One of the most notable consequences of the wars in Sudan has been on its economy. In the 1980s, the country was ravaged by famine and Sudan was one of the poorest countries in Africa. However, the discovery of oil in 1999 significantly boosted the economy, with a growth of over 10 per cent at its peak in 2007. It should nevertheless be noted that the lack of infrastructure, the war in Darfur and the reliance of much of the population on subsistence agriculture, have limited the impact of oil revenue on the people's standard of living, creating major disparities between rural and urban areas. According to World Bank country data for 2011, 78 per cent of households depend on farming for their livelihood.
Since the 2005 peace accord, oil-related tensions have been rife especially in the Abyei area on the north-south divide, occasionally resulting in intense fighting. In June 2008, Sudan’s President Bashir and southern leader Salva Kiir agreed to seek international arbitration to resolve the dispute over Abyei. In July of the following year, north and south Sudan accepted a ruling by an arbitration court in The Hague shrinking the disputed Abyei region and placing the major Heglig oil field in the north. As fighting between northern and southern troops in Abyei continues throughout 2011, it remains to be seen how oil revenues will be apportioned between North and South Sudan.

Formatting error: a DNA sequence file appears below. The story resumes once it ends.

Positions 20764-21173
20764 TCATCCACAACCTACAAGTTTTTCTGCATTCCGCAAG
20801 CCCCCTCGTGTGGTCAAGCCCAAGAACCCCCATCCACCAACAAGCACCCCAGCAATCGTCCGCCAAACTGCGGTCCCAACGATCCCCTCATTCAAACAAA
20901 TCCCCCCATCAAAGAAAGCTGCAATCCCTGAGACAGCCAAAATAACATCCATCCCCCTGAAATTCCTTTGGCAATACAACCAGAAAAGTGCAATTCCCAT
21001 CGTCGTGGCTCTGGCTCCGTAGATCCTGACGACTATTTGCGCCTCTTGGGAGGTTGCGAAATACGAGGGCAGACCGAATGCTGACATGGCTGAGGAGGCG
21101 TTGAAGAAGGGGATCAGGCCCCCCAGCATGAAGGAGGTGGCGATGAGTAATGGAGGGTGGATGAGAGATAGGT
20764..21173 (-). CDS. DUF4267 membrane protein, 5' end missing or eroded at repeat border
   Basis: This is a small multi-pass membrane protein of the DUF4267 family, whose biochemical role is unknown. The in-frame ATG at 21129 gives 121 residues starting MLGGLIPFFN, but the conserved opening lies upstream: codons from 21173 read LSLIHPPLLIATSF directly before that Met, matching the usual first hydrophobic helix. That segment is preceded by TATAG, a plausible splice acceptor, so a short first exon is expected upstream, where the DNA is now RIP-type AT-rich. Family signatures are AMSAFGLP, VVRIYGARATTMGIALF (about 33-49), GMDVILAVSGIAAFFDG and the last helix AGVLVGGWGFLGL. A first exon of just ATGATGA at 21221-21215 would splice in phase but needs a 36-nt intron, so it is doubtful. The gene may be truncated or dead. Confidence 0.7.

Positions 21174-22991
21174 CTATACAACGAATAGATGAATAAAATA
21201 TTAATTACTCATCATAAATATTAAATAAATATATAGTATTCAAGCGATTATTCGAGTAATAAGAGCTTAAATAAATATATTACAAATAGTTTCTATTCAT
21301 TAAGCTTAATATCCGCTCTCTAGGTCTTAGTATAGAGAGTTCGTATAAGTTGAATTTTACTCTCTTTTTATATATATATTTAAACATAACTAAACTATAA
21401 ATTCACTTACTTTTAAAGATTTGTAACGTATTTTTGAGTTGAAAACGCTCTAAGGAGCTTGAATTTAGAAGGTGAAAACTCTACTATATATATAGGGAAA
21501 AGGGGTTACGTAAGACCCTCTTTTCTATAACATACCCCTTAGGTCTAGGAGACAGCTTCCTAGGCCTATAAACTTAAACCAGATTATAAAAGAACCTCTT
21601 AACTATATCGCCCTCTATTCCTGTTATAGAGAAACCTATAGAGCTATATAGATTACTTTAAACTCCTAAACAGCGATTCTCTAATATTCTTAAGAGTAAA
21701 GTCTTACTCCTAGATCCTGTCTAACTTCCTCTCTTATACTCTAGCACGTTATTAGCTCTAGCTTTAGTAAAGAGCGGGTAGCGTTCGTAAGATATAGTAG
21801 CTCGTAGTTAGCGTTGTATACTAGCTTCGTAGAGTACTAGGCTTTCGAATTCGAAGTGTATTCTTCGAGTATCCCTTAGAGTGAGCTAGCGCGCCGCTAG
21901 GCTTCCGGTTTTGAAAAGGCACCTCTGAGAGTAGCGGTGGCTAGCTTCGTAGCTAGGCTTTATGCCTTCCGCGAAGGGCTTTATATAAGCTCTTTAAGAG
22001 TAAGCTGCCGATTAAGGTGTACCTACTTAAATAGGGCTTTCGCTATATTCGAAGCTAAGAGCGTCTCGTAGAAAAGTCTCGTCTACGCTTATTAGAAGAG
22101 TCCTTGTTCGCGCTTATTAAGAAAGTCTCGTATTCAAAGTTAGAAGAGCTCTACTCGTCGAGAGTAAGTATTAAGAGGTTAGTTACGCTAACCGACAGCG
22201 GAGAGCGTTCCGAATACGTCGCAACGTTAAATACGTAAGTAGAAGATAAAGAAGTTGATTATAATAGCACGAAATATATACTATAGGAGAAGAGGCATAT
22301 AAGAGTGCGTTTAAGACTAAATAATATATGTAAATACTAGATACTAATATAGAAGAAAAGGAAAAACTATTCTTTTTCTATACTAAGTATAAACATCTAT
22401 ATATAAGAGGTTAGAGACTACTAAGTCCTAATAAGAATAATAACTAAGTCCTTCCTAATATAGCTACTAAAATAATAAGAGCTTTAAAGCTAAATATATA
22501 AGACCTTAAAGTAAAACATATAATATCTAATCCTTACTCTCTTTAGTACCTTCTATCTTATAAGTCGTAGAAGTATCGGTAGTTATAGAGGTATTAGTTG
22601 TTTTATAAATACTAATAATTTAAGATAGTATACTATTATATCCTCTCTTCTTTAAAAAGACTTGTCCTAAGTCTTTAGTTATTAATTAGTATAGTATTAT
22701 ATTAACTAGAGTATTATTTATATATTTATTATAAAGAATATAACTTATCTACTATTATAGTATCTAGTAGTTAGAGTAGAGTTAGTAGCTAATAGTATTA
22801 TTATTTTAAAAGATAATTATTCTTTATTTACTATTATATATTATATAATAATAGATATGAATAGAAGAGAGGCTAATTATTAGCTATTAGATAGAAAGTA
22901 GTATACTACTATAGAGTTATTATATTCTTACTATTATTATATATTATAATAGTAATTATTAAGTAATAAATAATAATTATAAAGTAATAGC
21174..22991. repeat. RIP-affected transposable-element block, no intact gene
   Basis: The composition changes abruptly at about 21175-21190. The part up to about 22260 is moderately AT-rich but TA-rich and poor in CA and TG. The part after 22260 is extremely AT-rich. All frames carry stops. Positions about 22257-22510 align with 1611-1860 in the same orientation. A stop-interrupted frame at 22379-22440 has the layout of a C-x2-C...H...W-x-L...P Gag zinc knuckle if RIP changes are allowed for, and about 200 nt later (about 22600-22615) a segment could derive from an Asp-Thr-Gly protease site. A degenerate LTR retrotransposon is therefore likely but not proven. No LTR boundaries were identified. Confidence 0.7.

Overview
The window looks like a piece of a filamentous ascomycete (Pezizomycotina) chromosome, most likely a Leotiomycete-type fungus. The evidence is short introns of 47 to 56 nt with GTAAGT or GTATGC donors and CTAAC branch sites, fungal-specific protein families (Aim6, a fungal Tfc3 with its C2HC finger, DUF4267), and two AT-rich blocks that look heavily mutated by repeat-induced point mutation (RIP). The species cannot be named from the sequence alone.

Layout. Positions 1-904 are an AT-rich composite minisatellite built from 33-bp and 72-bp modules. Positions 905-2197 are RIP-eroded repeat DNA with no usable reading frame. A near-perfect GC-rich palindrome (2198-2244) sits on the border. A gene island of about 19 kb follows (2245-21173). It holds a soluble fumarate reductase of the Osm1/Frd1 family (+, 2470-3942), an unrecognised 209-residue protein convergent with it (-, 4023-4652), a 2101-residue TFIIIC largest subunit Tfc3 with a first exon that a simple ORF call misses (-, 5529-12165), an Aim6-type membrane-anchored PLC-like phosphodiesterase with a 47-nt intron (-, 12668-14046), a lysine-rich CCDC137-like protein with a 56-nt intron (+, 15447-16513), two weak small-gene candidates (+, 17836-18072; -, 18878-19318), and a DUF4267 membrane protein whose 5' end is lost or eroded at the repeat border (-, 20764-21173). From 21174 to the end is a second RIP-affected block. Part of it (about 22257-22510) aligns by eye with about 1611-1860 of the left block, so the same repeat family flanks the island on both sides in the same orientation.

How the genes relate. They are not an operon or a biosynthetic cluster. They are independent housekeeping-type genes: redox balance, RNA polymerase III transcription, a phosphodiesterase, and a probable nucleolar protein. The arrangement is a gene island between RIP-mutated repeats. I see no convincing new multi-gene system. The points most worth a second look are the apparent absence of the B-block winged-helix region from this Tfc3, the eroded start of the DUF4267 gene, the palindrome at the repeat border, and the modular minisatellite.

South Sudan's annual GDP per capita in 2010 was around $1,546, with 51% of the population living below the poverty line.
Media and civil society